Kar said a key trend will be the integration of disparate safety systems based upon higher levels of sensor fusion, control algorithm, and electronic control-unit performance optimization. Frost & Sullivan research indicates that the North American Class 6-8 truck safety systems original equipment market generated revenues worth $356 million in 2006; and by 2012 the market will generate revenues worth $632 million.

A multitude of technologies and applications related to operations automation, communications, security, monitoring, and mobile internet access are expected to enhance the value proposition of commercial vehicle telematics in the coming years. The revenues generated by the commercial telematics in 2006 were $1.1 billion, and by 2012 the revenues will amount to $2.1 billion.

“Different industry groups have varying requirements from the emerging technologies,” he said. “The fleets require them to offer superior return on investment, feature high degree of reliability, established effectiveness, and high levels of driver acceptance. These technologies should not lead to expensive downtime, but should enhance the overall operating efficiencies of the fleets. The truckmakers on the other hand, require the value proposition of these systems to be appealing enough to invest in R&D efforts aimed at developing them further.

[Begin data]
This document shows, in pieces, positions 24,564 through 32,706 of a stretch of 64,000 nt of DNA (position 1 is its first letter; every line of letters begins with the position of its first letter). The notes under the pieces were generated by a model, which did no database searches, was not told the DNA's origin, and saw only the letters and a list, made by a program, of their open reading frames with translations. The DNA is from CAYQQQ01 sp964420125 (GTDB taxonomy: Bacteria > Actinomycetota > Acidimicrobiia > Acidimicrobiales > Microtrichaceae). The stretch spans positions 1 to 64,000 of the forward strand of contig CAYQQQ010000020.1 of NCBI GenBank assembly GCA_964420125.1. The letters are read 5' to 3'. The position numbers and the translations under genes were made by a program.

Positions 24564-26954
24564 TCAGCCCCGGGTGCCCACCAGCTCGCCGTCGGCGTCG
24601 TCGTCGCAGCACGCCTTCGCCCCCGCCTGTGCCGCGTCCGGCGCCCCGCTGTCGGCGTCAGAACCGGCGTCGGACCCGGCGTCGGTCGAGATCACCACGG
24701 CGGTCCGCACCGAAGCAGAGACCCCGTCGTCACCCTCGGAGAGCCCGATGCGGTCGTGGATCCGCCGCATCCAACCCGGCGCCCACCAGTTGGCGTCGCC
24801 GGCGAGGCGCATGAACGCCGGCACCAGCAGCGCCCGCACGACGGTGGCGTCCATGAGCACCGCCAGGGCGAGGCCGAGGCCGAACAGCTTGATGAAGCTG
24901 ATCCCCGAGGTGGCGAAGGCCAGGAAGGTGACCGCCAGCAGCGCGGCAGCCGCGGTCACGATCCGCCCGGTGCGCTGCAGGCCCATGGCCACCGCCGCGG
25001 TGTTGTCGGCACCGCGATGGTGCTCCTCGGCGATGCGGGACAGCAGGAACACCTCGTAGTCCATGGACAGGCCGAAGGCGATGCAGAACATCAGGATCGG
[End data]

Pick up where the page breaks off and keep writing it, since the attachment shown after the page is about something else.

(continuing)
Reliability and effectiveness are important considerations for truckmakers who seek standardized solutions to ensure risk-free and cost-effective technology integration. Overall, the truckmakers require new technologies to be able to add value to their trucks and differentiate them from the trucks manufactured by their competitors.

“The regulators, insurers, and infrastructure providers seek demonstrated effectiveness of these technologies to achieve their desired goals and applications. Statistical evidence or strong theoretical and practical evidence of effectiveness of these technologies are important considerations for this group. The emerging and advanced technologies must offer the potential to improve air quality, highway safety, and transportation efficiency without causing any disruptive effects on the infrastructure, society, or related businesses.

“And finally, what the manufacturers and suppliers are seeking is potentially sustainable market demand, affordable R&D costs and capabilities, and the potential to support aggressive pricing strategies in a competitive environment. The return on investment on these emerging technologies is also a primary concern for the suppliers as it is for the fleets, although from a different perspective. The suppliers also seek technologies that can be easily standardized to act as platforms for spawning several innovative applications and features, and present no liability risks.”

Return on investment

Kar said that as these technologies become more important in the trucking industry, the challenge incumbent on the industry is to substantiate the return on investment and payback potential of advanced technologies.